Werewolves in Sweden and Norway are called the ‘Varulv’. Eastern Europe is particularly rich with werewolf folklore, unlike England, where wolves were hunted almost to extinction. The Varulv almost has its own mythology, though in many ways it is similar to the traditional werewolf lore we’re so used to hearing about. He’s half man, half werewolf, hairy, sharp teeth; you know, the usual. But similarities end there; for one thing, the affliction is not brought on by biting, or violence.
In much of the Varulv lore, the creature become a werewolf voluntarily, with the use of a certain article of clothing, such as a belt, like that described in one of the oldest werewolf stories, ‘Peter Stubbe’s Magical Belt’. In Northern and Central Sweden, live the indigenous Sami people, –called pejoratively ‘Laplanders’, which is the more common, though offensive term. The Sami were generally self-supporting nomads, and, like gypsies, were regarded with much suspicion. Many locals believed that Sami people could turn you into a werewolf, or were werewolves themselves.
There are even modern prejudices regarding the Sami and werewolves; some theories speculate that porphyria can be traced back to the Sami people, and it was them who spread the disease to the rest of the world. The Sami are not Romani, like gypsies, but instead, lived more like the indigenous people of North America.
The Varulv has a variety of methods for transformation, though the belt method is most traditional in Swedish folklore, and many ways for being cured as well. In some instances, one can just say to the varulv “You are a wolf.” There is also a much more grisly method; eating an unborn fetus. Also interesting, that the Swedish believe only “a man of faith” can become a werewolf, –as in, the ‘People’s Faith’, which is describes as the belief in the rules of folklore, belief in a shared world between the corporeal and the incorporeal.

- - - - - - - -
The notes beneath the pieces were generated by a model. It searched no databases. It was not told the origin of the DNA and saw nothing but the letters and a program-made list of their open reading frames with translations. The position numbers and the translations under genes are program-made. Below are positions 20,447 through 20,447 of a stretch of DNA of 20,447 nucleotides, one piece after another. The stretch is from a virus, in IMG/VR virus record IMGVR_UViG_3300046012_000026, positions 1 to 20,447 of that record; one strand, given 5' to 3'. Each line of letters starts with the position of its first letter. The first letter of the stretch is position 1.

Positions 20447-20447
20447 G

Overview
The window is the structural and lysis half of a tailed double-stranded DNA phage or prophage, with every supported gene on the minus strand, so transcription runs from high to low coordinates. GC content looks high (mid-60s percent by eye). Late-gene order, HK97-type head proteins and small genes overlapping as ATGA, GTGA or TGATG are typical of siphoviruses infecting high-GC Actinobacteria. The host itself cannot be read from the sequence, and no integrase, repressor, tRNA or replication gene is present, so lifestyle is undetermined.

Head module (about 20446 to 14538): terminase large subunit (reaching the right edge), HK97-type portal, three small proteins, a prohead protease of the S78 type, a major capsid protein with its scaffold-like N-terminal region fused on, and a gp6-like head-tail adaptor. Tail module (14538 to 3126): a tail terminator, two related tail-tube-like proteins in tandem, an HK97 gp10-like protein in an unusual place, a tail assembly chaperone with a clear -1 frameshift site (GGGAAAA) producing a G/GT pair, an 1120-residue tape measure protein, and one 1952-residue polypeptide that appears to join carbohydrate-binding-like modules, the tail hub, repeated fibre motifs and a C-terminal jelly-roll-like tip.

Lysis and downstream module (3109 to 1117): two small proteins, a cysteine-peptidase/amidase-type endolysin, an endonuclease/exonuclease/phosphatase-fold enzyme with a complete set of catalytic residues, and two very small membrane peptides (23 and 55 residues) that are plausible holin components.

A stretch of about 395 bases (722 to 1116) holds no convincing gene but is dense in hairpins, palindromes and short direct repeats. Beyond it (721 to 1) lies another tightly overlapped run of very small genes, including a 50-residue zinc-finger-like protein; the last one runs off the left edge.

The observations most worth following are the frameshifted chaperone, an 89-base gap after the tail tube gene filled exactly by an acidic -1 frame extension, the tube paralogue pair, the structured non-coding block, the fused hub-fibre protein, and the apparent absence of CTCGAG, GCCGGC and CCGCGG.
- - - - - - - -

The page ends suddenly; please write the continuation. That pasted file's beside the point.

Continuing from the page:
There are several references in Swedish folklore texts, the the native Varulv was a beer drinker; the Swedish werewolves have a difference in their behavior. For example, a werewolf who changes voluntarily is more often the savage beast portrayed in horror. The varulv bitten, or changed against his will, attaches himself to mankind. The reference to beer drinking may be related to these gentle werewolves who tried to live as men, eating only cooked food, and drinking beer, –never murdering or slaying cattle.
Olaus Magnus, a Catholic Archbishop in 1490 claimed that werewolves were able to transform by drinking beer and singing an incantation; this is supported by many examples of werewolf lore from Russia. Russia’s folklore is very similar in some regards to Sweden’s; the two countries are linked by the indigenous Sami people mentioned above. Folklore and cultural beliefs of the Sami could have easily been filtered slowly to the rest of the native population, in both Sweden and Russia, creating the obvious links and shared beliefs we see today in their mythology.
Olaus, who as mentioned above, claimed that werewolves preferred beer and by drinking beer could transform to his wolf shape. In several passages from his book, he talks about the indigenous peoples to the Nordic region; –these were the Sami. Piecing together various legends, folklore, and superstition, Olaus made significant discoveries about the cultural beliefs of the “indigenous people” he refers to. Olaus supports the theory that the varulv is not a creature tied to geography, –instead, it comes from Sami culture. Also, the Sami, often mistaken for gypsies, may be responsible for the popular image of the gypsy appearing to warn people of the varulv.